A federal student loan if you have to take one out has a big negative- pretty much impossible to get rid of through bankruptcy but the pluses are numerous repayment plans based on income (a good time to see what job prospects are for this field) tax deductible and if things don't pan out the loan can be forgiven after about 20 years if you met the repayment criteria, no defaults.

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1 hour ago, BV80 said:

@Happybluesky

I absolutely disagree with a 2nd mortgage.

Lets say $200 k house with $50 k equity. That leaves up to $50 k exposed to creditors, unless in homestead state. Regardless of education expenses, good idea to equity strip with home equity line of credit, which in the public record shows as a lien.  So live a little, borrow $20 k and stash in CDs set to mature according to anticipated school needs.  

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@Happybluesky

On 4/8/2016 at 3:22 PM, Happybluesky said:

Lets say $200 k house with $50 k equity. That leaves up to $50 k exposed to creditors, unless in homestead state. Regardless of education expenses, good idea to equity strip with home equity line of credit, which in the public record shows as a lien.  So live a little, borrow $20 k and stash in CDs set to mature according to anticipated school needs.  

Most states have a homestead exemption.   If a state doesn't have one, it may allow one to use the federal exemption.

In any case, unless the CDs accrue more interest than that charged on a HELOC, it's a bad idea.   Also, if you need to withdraw money from a CD before it matures, you pay a penalty.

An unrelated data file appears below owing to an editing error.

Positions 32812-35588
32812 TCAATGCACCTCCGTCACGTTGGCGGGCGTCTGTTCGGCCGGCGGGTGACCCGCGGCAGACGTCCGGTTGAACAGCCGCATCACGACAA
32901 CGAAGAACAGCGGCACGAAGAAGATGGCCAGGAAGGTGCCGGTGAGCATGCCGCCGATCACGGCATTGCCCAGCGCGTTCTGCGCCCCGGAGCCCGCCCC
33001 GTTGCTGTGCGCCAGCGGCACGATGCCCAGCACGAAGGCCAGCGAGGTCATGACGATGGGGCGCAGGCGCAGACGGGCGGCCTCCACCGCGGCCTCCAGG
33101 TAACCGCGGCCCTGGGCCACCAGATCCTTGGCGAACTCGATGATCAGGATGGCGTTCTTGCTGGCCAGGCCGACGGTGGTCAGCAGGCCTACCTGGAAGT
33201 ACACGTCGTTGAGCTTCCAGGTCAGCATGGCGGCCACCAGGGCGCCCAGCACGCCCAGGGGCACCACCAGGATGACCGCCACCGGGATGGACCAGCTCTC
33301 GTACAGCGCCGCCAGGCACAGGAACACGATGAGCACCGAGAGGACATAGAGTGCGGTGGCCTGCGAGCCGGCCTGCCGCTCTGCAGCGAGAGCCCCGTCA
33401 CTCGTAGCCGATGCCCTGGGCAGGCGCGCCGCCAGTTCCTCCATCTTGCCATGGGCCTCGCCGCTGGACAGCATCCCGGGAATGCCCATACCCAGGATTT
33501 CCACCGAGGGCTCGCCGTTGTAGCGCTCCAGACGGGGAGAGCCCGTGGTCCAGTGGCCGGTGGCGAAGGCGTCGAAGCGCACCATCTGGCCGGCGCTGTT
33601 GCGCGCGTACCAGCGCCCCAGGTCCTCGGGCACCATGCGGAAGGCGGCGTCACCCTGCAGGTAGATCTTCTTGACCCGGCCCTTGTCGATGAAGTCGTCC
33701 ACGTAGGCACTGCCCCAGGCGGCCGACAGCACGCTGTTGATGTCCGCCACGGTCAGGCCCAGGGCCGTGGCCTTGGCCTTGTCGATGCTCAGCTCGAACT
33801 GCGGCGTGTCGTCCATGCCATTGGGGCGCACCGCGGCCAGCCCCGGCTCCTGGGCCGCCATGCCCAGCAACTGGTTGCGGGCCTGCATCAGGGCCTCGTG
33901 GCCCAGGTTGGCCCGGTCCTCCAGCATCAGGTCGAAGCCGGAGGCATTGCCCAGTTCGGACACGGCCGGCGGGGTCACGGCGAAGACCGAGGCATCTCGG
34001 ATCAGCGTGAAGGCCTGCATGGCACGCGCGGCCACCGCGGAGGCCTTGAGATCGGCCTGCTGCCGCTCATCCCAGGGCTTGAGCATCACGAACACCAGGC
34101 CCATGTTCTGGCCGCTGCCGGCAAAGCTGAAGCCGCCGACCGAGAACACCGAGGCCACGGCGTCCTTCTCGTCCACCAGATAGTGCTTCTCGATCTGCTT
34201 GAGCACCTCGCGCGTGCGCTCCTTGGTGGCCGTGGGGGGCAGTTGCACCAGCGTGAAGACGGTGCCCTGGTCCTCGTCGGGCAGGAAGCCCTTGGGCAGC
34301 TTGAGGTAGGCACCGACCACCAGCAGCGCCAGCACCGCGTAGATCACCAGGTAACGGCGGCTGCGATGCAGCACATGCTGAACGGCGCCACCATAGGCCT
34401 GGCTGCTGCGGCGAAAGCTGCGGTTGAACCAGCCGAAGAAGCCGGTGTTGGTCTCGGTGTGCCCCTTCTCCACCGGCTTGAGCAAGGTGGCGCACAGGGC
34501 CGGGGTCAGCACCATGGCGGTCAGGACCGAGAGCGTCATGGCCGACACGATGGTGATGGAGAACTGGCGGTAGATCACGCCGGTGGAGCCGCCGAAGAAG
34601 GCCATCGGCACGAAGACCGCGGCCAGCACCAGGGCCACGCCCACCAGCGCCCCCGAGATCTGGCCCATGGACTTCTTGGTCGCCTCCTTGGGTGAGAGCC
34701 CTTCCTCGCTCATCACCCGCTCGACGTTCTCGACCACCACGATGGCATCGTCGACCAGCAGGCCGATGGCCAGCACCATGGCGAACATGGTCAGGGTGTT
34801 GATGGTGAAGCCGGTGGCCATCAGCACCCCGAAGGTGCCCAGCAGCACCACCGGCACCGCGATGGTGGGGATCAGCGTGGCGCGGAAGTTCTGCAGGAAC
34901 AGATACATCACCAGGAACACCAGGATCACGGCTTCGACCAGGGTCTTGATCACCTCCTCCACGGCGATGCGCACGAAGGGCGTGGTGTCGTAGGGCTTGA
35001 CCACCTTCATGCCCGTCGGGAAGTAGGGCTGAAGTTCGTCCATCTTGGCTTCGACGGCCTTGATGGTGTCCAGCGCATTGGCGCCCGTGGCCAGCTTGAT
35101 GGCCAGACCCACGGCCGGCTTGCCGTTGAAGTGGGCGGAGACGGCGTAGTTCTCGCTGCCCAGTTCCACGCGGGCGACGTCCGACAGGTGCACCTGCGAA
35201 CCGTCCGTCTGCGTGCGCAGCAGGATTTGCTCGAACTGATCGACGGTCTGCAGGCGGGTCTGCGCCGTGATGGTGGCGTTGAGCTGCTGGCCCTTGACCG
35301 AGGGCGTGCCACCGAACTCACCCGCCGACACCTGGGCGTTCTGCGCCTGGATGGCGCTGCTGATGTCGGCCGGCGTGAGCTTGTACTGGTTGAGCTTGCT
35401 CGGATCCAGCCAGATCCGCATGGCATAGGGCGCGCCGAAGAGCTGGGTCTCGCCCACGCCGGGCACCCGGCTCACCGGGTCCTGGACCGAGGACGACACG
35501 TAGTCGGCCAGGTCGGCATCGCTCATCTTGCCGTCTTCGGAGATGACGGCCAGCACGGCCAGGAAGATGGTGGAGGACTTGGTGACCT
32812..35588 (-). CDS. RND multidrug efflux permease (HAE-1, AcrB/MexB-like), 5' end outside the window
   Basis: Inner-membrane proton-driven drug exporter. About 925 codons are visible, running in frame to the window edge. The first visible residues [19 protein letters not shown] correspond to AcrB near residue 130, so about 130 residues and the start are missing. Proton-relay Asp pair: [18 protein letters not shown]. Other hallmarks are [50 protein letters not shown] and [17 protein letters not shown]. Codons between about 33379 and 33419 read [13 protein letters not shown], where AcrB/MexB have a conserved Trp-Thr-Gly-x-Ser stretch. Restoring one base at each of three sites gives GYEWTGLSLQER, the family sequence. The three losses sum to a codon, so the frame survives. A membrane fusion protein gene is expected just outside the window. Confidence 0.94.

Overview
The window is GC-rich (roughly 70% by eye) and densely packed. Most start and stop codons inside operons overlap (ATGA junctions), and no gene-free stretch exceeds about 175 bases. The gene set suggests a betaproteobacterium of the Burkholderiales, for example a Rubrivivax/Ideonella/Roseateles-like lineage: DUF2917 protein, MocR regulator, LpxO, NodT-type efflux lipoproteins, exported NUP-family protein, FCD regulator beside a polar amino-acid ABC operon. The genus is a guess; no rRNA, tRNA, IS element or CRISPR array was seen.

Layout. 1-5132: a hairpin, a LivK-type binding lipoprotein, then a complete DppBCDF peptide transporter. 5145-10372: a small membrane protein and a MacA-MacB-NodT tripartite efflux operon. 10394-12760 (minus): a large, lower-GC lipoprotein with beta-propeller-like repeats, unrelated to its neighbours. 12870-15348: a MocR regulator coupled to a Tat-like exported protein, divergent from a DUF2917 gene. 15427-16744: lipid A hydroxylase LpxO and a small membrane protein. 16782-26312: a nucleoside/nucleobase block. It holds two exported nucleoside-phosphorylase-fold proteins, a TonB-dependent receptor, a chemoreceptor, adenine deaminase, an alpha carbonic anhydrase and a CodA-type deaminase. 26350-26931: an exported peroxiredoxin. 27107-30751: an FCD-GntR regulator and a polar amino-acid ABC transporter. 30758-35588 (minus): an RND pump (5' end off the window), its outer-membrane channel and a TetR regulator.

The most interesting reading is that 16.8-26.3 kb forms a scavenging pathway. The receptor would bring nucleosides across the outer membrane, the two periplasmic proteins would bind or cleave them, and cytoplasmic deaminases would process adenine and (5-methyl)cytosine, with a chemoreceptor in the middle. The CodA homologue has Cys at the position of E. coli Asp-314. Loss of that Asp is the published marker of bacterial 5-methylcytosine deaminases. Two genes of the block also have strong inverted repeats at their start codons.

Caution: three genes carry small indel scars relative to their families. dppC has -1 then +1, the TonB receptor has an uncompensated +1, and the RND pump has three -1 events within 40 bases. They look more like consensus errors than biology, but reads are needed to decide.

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Good practice is to encumber home equity with a line of credit.

The idea is to have a friendly lien protecting the asset.

The credit can be exercised for many reasons, or never used.

In a homestead state, you might go the other way, and protect exposed cash by paying down an existing mortgage on your primary residence.

Obviously, rental properties and such have to be protected in some way even in homestead states.

The idea here is just a suggestion.

You can make up any if ands and buts - but the intersection of legal and financial advantages most likely means there is some cst financially for a legal advantage, which could be a huge financial advantage if in the future creditor seas get stormy.

 

 

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7 hours ago, Happybluesky said:

The idea is to have a friendly lien protecting the asset.

Actually this is a REALLY bad idea for another reason:  in many states once you take out a home equity loan you give up your right to a homestead exemption because you have used the equity for a line of credit.

You REALLY should stop giving advice until you are better educated on debt collection and the law.

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Harry,

You being a long time poster know that taking a "Student Loan" is the worst thing an 18yo can or should do.  You asked for pragmatism.  A quick google search says the number is between $5 and $20K for Cosmo school, YIKES!

I have 3 daughters my middle was very head strong and believed she knew what she wanted at 18.  Began online college via loans, accomplished a psychology degree at a cost of $37K.  She is now 29, married then divorced has a son.  Is currently with the right guy and pregnant with second child.  They just or should I say he just bought the house they live in.  They want to marry, but once they do deferment of loan payments disappears and the Sallie Mae becomes their new friend on a monthly basis....